It’s been a long time coming, but the battle over virtual reality has finally begun. In one corner, there’s the original competitor, the Oculus Rift, which leveraged a record-setting Kickstarter campaign into a $2 billion buyout. Not to be outdone, Valve and HTC announced the Vive just days before the 2015 Games Developer Conference. Boasting two 1200 by 1800 screens, a 90Hz refresh rate, optional location tracking towers, and the power of Steam’s massive audience, the Vive is poised to be the Oculus’ biggest threat. According to Valve, the Vive will also be out this year; given that the Oculus Rift still doesn’t have an official release date, that’s quite a coup.
But the fight’s not over yet. Sony also has a virtual reality headset on the horizon. Dubbed Project Morpheus, Sony’s VR solution uses the power of the PlayStation 4 console, as well as pre-existing accessories like the PlayStation Move and PlayStation Camera. If Sony plays their cards right, Project Morpheus could sneak away with a surprise victory in the VR arms race, especially if the company’s latest figures prove accurate.
In a presentation at GDC 2015, Sony unveiled updated Project Morpheus’ latest specs, and the device – which was already impressive – just sounds better and better. The new Morpheus headset now boasts a 5.7″ OLED display (the original display was only 5″), with what Sony calls a “1920 x RGB x 1020” resolution; each pixel is actually made up of three subpixels, one each for the colors red, blue, and green.
Additionally, Sony’s cut the Morpheus’s latency in half from 36 to 18 milliseconds, and claims that the device can handle up to 120 frames per second, with technology that’ll upscale images at lower frame rates. Given that two of the biggest sources of so-called “virtual reality sickness” are bad latency and choppy animation, that’s a huge deal. The improved headset also features three additional head-tracking LEDs, bringing the total to nine.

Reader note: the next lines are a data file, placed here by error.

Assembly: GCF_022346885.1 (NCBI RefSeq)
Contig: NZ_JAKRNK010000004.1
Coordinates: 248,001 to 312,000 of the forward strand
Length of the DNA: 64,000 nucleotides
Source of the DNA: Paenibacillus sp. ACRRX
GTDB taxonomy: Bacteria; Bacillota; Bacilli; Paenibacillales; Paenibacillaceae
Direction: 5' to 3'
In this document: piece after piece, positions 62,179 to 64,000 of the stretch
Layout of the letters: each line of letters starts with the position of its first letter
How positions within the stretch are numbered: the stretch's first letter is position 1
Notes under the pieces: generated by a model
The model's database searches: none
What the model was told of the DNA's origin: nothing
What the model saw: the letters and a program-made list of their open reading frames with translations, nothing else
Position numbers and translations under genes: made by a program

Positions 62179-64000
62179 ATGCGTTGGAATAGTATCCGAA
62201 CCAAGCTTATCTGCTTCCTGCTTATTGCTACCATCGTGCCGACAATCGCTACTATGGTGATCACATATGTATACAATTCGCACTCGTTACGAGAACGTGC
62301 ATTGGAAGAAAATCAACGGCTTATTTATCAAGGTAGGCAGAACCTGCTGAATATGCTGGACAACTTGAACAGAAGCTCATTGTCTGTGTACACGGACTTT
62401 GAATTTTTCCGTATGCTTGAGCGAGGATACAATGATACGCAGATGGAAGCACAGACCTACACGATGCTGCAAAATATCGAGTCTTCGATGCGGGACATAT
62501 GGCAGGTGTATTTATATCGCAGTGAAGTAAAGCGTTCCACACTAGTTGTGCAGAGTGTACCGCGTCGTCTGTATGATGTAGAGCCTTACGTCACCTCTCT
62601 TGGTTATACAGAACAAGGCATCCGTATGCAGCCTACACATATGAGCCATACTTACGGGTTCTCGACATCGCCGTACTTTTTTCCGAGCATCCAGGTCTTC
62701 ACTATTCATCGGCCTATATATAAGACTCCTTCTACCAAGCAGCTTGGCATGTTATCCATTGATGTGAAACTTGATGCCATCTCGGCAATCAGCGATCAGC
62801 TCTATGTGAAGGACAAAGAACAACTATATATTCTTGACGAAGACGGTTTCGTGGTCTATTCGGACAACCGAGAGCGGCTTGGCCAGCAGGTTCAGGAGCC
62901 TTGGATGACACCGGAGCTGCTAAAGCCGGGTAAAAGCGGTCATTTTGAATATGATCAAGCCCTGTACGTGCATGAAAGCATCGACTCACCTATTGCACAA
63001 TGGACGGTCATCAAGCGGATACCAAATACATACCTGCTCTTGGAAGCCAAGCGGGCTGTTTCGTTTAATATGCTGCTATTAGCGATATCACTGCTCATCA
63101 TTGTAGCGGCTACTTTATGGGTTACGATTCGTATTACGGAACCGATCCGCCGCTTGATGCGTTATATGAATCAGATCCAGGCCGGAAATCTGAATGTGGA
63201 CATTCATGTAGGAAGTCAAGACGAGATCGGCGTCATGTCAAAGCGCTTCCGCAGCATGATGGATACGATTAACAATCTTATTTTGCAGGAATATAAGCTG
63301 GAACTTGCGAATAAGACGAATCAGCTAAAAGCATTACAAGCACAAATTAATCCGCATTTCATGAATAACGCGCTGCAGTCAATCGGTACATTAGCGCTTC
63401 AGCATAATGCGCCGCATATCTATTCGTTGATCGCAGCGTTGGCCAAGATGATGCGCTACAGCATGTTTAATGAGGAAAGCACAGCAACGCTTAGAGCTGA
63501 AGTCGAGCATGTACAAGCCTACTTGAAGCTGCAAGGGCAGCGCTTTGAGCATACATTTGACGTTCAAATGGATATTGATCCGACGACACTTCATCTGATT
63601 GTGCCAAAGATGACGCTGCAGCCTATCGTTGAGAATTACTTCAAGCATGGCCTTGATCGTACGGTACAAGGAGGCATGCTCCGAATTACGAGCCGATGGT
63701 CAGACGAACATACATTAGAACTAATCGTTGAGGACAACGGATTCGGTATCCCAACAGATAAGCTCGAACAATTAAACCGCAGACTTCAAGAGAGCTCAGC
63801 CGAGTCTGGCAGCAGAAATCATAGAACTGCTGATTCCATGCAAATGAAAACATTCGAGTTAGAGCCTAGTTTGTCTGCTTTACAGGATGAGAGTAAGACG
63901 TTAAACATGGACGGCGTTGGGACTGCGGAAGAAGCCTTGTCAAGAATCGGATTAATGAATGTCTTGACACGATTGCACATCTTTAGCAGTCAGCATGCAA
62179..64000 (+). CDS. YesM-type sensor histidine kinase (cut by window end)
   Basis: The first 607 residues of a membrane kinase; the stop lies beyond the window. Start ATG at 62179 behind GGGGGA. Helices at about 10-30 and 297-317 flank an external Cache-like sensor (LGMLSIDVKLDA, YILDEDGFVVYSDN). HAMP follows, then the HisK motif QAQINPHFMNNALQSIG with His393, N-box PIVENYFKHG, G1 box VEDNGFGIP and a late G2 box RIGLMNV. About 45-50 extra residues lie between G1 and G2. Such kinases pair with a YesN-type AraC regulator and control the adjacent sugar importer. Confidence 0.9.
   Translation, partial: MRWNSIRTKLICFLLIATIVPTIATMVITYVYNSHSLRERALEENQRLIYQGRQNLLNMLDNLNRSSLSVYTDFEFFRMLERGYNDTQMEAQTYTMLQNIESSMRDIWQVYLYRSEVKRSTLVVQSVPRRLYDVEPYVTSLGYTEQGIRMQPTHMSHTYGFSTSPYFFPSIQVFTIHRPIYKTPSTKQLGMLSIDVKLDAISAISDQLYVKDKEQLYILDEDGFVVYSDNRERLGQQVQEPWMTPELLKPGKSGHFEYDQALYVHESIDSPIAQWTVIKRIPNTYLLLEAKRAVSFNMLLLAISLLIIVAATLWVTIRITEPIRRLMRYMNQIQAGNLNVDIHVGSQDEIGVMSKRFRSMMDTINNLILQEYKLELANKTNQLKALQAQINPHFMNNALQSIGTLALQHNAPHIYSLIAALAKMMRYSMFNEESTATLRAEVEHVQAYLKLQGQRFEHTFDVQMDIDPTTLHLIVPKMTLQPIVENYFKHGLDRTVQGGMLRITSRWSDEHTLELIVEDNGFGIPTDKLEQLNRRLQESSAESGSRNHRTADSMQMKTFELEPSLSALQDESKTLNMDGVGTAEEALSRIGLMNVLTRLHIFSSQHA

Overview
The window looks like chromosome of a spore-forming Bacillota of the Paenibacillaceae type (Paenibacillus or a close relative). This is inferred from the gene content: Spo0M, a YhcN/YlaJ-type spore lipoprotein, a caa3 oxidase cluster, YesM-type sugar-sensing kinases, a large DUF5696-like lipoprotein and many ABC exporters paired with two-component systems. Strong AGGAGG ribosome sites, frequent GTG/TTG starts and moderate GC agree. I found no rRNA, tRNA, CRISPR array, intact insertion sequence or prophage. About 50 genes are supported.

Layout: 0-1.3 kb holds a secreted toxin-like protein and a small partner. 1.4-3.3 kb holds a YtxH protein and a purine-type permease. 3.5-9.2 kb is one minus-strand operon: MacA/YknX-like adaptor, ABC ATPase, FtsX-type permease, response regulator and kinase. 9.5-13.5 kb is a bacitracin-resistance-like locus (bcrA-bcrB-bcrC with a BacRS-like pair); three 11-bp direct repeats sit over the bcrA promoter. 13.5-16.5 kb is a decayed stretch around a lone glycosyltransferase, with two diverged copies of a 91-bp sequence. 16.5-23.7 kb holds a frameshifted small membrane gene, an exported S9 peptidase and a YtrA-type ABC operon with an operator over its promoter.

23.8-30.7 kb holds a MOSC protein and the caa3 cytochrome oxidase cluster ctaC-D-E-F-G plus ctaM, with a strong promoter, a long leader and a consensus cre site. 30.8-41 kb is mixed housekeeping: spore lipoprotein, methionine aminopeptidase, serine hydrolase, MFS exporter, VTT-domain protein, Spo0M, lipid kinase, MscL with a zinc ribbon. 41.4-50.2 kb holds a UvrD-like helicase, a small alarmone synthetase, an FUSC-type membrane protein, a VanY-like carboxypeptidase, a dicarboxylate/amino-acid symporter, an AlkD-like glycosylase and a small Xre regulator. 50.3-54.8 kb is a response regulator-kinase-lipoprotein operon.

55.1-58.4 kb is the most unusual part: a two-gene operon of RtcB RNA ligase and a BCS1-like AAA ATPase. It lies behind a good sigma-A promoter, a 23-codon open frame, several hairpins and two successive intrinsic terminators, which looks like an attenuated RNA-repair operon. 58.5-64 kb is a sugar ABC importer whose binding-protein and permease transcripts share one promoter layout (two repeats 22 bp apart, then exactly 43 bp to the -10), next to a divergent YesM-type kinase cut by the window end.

According to SCE Worldwide President Shuhei Yoshida, the new Morpheus is also easier to put on and take off, thanks to a new headband design and a quick-release button. The display can be removed separately from the headband, while the new support system puts the weight on the top of gamers’ heads, relieving the pressure on their faces.
Best of all, the Morpheus isn’t all that far away. Yoshida says the headset should be out within the next year or so, in “the first half of 2016.” More information will be revealed at E3 2015.
If these claims check out, the Morpheus will be an impressive piece of hardware, although the numbers mean nothing if the Morpheus doesn’t have any software to support it. While there are a number of demos, only a handful of games have confirmed Morpheus support (most notably, the summer’s upcoming horror title Until Dawn). Further, Sony hasn’t said how much the Morpheus will actually cost. While the headset might be reasonably priced, with all the extra accessories – the Move, the Camera, and so on – the full Morpheus experience could end up being quite expensive, rendering the Morpheus more of a curiosity than the game-changing platform Sony clearly hopes it’ll be.